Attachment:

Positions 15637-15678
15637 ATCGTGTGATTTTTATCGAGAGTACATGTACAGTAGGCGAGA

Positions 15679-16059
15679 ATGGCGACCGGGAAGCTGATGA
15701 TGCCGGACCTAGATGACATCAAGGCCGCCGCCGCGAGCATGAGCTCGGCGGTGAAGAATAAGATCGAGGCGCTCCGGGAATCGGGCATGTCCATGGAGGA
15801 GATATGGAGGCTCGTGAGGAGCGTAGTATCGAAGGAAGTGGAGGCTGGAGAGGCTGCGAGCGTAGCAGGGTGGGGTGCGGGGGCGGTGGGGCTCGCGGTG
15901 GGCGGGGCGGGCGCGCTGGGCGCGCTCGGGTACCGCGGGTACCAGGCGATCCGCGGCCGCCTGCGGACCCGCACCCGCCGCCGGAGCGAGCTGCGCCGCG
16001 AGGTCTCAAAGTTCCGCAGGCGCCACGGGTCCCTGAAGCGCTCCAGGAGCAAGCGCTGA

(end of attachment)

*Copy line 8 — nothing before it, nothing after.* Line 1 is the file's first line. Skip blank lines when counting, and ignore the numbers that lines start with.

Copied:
16001 AGGTCTCAAAGTTCCGCAGGCGCCACGGGTCCCTGAAGCGCTCCAGGAGCAAGCGCTGA